The Appellant failed to convince the Court to exercise their discretion and make a non-party costs order against the Respondent under S51 of the Senior Court’s Act and CPR 46.2. The Court referred to the relevant authorities and summarised the same in terms of when a non-party costs order is appropriate, but warned that this was not to be used as a mandatory checklist.
a) An order against a non-party is exceptional and it will only be made if it is just to do so in all the circumstances of the case (Gardiner, Dymocks, Threlfall).
b) The touchstone is whether, despite not being a party to the litigation, the director can fairly be described as “the real party to the litigation” (Dymocks, Goodwood, Threlfall).
c) In the case of an insolvent company involved in litigation which has resulted in a costs liability that the company cannot pay, a director of that company may be made the subject of such an order. Although such instances will necessarily be rare (Taylor v Pace), s.51 orders may be made to avoid the injustice of an individual director hiding behind a corporate identity, so as to engage in risk-free litigation for his own purposes (North West Holdings). Such an order does not impinge on the principle of limited liability (Dymocks, Goodwood, Threlfall).
d) In order to assess whether the director was the real party to the litigation, the court may look to see if the director controlled or funded the company’s pursuit or defence of the litigation. But what will probably matter most in such a situation is whether it can be said that the individual director was seeking to benefit personally from the litigation. If the proceedings were pursued for the benefit of the company, then usually the company is the real party (Metalloy). But if the company’s stance was dictated by the real or perceived benefit to the individual director (whether financial, reputational or otherwise), then it might be said that the director, not the company, was the “real party”, and could justly be made the subject of a s.51 order (North West Holdings, Dymocks, Goodwood).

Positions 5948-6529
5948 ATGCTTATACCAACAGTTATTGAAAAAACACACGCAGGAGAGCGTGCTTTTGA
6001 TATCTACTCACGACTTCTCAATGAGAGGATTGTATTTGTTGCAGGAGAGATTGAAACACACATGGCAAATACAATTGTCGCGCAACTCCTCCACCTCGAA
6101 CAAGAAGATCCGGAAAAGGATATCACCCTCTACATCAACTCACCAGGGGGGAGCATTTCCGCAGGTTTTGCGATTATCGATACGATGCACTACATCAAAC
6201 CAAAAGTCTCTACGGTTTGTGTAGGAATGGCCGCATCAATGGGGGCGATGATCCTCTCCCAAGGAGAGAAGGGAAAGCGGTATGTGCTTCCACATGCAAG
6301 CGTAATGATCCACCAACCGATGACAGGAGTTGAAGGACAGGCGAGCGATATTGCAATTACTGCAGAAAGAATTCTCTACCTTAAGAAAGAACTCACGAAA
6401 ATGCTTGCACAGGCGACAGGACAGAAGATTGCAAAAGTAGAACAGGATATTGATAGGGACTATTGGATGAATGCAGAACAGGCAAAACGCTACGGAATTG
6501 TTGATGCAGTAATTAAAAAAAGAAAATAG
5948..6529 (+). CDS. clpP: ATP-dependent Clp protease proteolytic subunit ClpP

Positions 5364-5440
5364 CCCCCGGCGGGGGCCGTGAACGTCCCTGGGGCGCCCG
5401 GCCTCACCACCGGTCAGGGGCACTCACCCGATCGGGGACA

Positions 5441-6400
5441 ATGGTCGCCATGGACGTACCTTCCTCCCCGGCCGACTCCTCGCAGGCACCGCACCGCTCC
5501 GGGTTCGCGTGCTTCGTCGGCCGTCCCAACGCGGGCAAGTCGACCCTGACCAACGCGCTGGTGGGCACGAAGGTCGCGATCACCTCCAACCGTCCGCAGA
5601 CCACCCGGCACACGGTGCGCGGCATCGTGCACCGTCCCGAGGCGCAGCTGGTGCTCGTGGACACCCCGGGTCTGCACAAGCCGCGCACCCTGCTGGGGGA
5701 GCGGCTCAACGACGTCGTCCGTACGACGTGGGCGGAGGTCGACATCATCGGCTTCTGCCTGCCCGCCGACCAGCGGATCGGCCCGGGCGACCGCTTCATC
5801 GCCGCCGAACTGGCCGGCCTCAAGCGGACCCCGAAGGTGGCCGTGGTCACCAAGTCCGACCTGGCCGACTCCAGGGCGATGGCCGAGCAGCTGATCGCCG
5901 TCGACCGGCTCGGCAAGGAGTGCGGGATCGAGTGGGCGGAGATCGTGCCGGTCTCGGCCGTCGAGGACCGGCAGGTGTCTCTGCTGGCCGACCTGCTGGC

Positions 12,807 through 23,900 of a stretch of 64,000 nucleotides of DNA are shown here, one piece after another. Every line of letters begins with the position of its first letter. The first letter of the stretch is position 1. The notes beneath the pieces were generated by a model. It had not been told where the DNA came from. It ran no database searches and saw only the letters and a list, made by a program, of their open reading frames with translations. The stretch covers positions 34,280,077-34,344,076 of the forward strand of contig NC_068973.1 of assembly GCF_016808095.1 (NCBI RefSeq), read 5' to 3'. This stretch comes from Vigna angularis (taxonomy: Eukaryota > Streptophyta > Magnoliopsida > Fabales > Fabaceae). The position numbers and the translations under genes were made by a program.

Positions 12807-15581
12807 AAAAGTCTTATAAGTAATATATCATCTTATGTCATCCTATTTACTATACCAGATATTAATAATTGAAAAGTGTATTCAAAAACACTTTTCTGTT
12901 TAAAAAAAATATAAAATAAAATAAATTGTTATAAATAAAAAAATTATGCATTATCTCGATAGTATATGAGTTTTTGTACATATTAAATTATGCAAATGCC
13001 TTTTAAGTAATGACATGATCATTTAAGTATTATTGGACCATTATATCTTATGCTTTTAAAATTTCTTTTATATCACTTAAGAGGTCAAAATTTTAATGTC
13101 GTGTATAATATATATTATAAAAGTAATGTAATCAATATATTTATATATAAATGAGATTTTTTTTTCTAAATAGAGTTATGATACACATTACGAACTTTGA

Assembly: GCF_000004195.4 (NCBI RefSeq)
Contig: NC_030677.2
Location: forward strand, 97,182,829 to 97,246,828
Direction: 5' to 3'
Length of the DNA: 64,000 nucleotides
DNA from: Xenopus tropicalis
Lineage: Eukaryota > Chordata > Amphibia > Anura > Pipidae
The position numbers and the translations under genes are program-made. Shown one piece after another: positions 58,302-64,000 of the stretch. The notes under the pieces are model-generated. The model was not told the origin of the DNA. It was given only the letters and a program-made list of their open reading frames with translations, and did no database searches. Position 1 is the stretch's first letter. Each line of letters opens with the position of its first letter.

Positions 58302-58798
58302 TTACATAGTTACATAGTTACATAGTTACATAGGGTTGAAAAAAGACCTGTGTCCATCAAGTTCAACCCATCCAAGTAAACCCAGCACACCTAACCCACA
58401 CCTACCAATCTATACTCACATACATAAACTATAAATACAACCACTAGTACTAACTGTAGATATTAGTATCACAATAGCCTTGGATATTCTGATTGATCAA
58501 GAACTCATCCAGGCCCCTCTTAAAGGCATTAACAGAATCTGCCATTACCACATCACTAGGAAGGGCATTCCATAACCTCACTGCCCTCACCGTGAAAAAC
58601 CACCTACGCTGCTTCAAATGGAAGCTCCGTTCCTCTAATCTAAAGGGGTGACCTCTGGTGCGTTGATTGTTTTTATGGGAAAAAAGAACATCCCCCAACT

e) In this way, matters such as the control and/or funding of the litigation, and particularly the alleged personal benefit to the director of so doing, are helpful indiciaas to whether or not a s.51 order would be just. But they remain merely elements of the guidance given by the authorities, not a checklist that needs to be completed in every case (SystemCare).
f) If the litigation was pursued or maintained for the benefit of the company, then common sense dictates that a party seeking a non-party costs order against the director will need to show some other reason why it is just to make such an order. That will commonly be some form of impropriety or bad faith on the part of the director in connection with the litigation (Symphony, Gardiner, Goodwood, Threlfall).
g) Such impropriety or bad faith will need to be of a serious nature (Gardiner, Threlfall) and, I would suggest, would ordinarily have to be causatively linked to the applicant unnecessarily incurring costs in the litigation.
The Court of Appeal, having analysed the facts of the case, upheld the High Court’s decision to refuse an Order that the Respondent pay the costs personally.
To reach that conclusion, it is clear that any party involved in such an application can expect the Court to consider the full background and analyse the full history of the litigation and the manner in which the claim has been conducted. On this occasion, the Appellant was not able to persuade the Court that the high threshold to make an order for costs against a Director personally, was met.
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Published 18 October 2021